Frank de Groot is professor of X-ray Spectroscopy
in the Department of Chemistry at Utrecht
University. His work
reflects a concern with the theoretical and the experimental aspects of
X-ray spectroscopy, including both fundamental studies and applications.
His current interest is in the use of X-ray spectroscopies for the study
of the electronic and magnetic structure of condensed matter and
heterogeneous catalysts under working conditions. (extended
Google Scholar: list of publications
PhD theses open access PDF
of the PhD theses.
Research topic 1:
Interpretation of X-ray Absorption Spectroscopy
spectroscopy (XAS) is an important tool to determine the
electronic structure of molecules and materials. The power of x-ray
absorption experiments is that they can be performed under a
wide range of working conditions with high spatial and
The theoretical understanding of XAS
spectra of transition metal systems is divided into
(a) first principle
methods to simulate the 1s core excitations and
(b) cluster based semi-empirical charge transfer multiplet
calculations to simulate the 2p core excitations. For an overview see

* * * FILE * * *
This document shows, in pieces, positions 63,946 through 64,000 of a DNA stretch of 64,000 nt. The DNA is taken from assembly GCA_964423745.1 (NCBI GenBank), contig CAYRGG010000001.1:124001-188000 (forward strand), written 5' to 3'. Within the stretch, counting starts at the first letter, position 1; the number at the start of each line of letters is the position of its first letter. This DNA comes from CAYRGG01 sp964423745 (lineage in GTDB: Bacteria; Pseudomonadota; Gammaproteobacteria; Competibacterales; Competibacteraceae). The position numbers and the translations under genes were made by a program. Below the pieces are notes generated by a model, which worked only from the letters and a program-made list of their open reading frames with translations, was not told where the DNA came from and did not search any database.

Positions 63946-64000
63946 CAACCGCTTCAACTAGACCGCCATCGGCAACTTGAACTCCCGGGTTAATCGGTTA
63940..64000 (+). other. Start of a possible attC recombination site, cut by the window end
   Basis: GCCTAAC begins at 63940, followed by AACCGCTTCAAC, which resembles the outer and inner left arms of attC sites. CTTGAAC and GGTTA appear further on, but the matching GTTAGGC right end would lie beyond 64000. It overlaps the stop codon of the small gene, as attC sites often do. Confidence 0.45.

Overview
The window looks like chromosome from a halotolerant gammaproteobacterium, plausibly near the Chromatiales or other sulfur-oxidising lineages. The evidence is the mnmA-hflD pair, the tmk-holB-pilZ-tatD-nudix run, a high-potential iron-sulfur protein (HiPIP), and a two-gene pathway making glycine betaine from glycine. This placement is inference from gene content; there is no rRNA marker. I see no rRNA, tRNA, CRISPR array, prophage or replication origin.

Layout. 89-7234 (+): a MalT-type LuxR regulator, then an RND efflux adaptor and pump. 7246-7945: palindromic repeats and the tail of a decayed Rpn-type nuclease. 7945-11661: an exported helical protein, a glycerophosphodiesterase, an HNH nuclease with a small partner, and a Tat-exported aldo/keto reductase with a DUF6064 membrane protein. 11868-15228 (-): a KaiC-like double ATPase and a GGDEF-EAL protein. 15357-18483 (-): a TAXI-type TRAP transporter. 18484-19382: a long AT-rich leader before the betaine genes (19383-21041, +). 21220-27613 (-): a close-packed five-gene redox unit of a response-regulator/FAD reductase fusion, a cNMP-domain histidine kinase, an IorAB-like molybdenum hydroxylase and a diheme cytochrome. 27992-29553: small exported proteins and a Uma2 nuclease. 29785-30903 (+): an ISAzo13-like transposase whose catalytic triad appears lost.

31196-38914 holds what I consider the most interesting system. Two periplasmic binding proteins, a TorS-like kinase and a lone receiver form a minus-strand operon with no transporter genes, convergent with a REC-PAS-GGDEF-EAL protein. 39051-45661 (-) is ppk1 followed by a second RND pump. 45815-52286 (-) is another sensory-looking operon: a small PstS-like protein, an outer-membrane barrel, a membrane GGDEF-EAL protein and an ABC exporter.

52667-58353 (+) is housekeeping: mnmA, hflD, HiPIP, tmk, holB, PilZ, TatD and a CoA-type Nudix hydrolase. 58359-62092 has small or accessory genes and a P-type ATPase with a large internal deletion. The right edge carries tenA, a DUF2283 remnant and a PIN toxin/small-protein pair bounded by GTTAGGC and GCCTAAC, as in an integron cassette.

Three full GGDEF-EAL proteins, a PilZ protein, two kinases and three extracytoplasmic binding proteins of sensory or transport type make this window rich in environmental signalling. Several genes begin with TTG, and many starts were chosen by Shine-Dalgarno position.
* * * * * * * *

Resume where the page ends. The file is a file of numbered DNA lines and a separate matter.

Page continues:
Core Level Spectroscopy
of Solids. CTM4XAS
is a user-friendly interface that can be used
to simulate core level spectra (XAS, EELS, XPS, RIXS, Auger)
of transition metal and rare earth systems.
Research topic 2: Resonant Inelastic
X-ray Scattering (RIXS)
RIXS is a
spectroscopic technique that makes use of a
monochromator for both the x-rays that excite the
system as well as for the emitted x-rays.
photon-in photon-out experiment, RIXS can also be
adapted to various working conditions with a similar
large array of possibilities as XAS experiments.
52, 1170 (2013)
Research topic 3: In-situ X-ray spectromicroscopy of working
Transmission X-ray Microscopes can measure soft x-ray absorption
spectra with 20 nm spatial resolution. With the use of a nanoreactor
we have used STXM spectromicroscopy to image the chemistry of a
working catalyst at 1 bar working conditions. more. The 2012 showed
that one can now also measure hard x-ray absorption spectra with 20 nm
spatial resolution, at 10 bar working conditions.
124, 12152 (2012);